If we look at sectors, certainly the whole mobile world is going to move forward. You’ve got companies like DragonWave that are providing the infrastructure to make that happen, you have companies like Magmic and Fuel Industries that are doing well … so I think in that whole space, we’re well positioned. Certainly, clean tech is also well-positioned. In that space, we’ve got young companies that aren’t that well developed yet, but companies like Clearford and Plasco that are waiting for an opportunity. And certainly another area that’s on the rise is the virtual college and virtual education market, and we have a strong offering there as well.

Geographically, I think we’ll see the U.S. recover soon. Where will that be? Likely the wireless world, digital media, security, clean technology – all the areas where we in Ottawa have strength. So the rebuilding of that market will help us, but I think more importantly the emerging markets will be the strongest centres of growth.

Ottawa has always shown itself to launch a new set of companies during times like this. A lot of big, international companies are expanding here … and Ottawa has a history of using adversity to create opportunity.

ROB ASHE, general manager of analytics and performance management at IBM

The business analytics market we play in is estimated to be a $105-billion opportunity. It continues to be a top priority for CIOs, CFOs and CEOs who want to instantly parse mountains of diverse, disconnected pieces of data to move the business forward and improve performance. For the last four years, business analytics has remained a top priority of CIOs surveyed by industry analyst firm Gartner. In our last survey, 83 per cent of global CIOs polled identified business analytics as a top priority.

In 2010, customers will use our IBM Cognos software portfolio to monitor the effectiveness of stimulus spending across industries like health care, education, energy and social services, among other uses. Analytics are now being infused into the infrastructure of cities as municipalities work to improve the use of finite resources and aging infrastructures.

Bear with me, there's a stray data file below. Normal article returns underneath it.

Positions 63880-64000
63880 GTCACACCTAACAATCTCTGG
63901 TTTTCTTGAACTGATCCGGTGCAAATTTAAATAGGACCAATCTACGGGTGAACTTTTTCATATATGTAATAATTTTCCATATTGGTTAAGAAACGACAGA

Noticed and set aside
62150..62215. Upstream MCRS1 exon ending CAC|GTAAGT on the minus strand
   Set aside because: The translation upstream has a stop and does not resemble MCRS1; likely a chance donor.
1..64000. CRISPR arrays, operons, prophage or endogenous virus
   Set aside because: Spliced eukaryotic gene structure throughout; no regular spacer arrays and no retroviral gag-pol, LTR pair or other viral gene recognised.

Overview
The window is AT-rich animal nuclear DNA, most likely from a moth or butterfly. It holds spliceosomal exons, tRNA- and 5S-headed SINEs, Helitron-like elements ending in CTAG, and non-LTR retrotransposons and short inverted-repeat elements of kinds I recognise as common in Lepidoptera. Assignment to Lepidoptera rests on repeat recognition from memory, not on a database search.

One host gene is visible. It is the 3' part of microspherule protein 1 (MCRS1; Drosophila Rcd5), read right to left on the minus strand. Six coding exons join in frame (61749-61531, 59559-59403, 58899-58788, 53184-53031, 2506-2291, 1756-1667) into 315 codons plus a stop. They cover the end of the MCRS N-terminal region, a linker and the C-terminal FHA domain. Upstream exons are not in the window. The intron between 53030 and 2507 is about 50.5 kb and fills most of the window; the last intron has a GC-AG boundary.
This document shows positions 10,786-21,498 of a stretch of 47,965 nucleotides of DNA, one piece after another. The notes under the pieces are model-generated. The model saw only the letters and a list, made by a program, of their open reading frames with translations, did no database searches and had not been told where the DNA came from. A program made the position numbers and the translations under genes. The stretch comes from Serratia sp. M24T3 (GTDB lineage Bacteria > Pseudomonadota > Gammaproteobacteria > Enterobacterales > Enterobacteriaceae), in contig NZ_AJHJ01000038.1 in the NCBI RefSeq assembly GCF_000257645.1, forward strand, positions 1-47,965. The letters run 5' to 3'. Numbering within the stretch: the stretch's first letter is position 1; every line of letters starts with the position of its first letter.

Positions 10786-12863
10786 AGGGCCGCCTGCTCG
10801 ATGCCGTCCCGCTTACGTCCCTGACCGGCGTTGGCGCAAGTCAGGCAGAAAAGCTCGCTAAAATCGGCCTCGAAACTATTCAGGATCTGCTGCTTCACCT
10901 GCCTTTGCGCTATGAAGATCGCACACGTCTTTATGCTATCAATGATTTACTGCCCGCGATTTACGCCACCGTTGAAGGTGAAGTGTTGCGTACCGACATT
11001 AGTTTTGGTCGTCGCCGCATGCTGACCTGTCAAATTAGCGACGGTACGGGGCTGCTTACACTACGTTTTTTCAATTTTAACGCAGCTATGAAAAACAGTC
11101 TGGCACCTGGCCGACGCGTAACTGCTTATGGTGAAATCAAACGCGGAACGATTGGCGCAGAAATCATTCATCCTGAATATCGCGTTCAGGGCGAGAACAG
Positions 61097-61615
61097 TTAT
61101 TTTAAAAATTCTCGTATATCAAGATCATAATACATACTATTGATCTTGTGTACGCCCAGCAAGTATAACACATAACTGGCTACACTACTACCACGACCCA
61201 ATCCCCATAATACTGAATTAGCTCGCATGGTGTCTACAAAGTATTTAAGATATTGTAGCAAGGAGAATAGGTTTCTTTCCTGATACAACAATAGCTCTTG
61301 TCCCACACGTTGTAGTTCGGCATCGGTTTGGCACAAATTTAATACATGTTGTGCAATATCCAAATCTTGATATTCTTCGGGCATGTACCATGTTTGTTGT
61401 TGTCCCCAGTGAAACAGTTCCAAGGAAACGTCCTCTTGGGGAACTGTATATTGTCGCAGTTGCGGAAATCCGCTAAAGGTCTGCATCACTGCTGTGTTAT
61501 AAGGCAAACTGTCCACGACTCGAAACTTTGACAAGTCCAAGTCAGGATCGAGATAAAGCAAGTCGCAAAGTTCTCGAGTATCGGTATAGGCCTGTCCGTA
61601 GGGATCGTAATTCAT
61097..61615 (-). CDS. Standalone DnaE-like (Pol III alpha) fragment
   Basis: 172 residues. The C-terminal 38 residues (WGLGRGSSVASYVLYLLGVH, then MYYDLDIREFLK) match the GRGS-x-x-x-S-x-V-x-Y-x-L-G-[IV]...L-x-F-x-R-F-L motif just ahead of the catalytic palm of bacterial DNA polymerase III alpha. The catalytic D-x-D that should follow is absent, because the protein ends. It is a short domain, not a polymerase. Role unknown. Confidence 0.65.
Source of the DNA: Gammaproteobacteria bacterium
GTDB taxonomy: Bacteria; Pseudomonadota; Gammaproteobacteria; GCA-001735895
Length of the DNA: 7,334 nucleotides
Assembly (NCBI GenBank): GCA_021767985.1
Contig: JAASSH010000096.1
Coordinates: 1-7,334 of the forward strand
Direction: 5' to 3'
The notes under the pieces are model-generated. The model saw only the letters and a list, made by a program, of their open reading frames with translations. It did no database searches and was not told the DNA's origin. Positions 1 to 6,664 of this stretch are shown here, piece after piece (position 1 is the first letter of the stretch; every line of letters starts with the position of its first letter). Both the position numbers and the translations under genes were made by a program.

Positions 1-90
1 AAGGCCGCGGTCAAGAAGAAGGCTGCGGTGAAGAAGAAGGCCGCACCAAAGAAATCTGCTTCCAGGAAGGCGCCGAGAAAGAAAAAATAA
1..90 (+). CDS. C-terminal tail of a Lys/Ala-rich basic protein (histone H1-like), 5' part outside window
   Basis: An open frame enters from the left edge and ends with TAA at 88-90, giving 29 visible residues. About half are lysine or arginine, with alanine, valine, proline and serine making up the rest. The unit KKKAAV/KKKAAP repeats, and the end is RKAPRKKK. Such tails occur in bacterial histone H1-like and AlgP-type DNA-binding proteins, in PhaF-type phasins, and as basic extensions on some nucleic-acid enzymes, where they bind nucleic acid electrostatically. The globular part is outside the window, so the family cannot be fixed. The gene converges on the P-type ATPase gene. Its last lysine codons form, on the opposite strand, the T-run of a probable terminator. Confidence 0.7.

Businesses will continue to want to know where – and how – they are spending money so they can operate more efficiently. The advantages are not limited to corporations: governments are also looking to analyze statistics and make policy changes.

In 2010, the addition of the predictive element will become increasingly more important for customers as well. They want to be able to not only sense and respond to relevant business data, but also predict and take associated action on that data from any location or device.

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DragonWave has its sights set on big U.S. carriers AT&T, Verizon

Posted by sweens on December 15, 2009

Published on December 10th, 2009
Published on December 12th, 2009
Canadian Press

Traffic jams on wireless networks due to iPhone and other smartphone users surfing the Internet and downloading video are an opportunity for DragonWave CEO Peter Allen.

“The pressure on the mobile network is increasing dramatically, and frankly people who have got iPhones consume more of the Internet,” Mr. Allen said from the tech company’s Ottawa headquarters.

“It’s creating more traffic and it’s moving into mobile settings. So that’s where we’re involved.”

DragonWave Inc. (TSX:DWI) makes equipment for telecom companies that are building advanced networks with the goal of making mobile speeds similar or faster than the broadband experience at home and to ease congestion.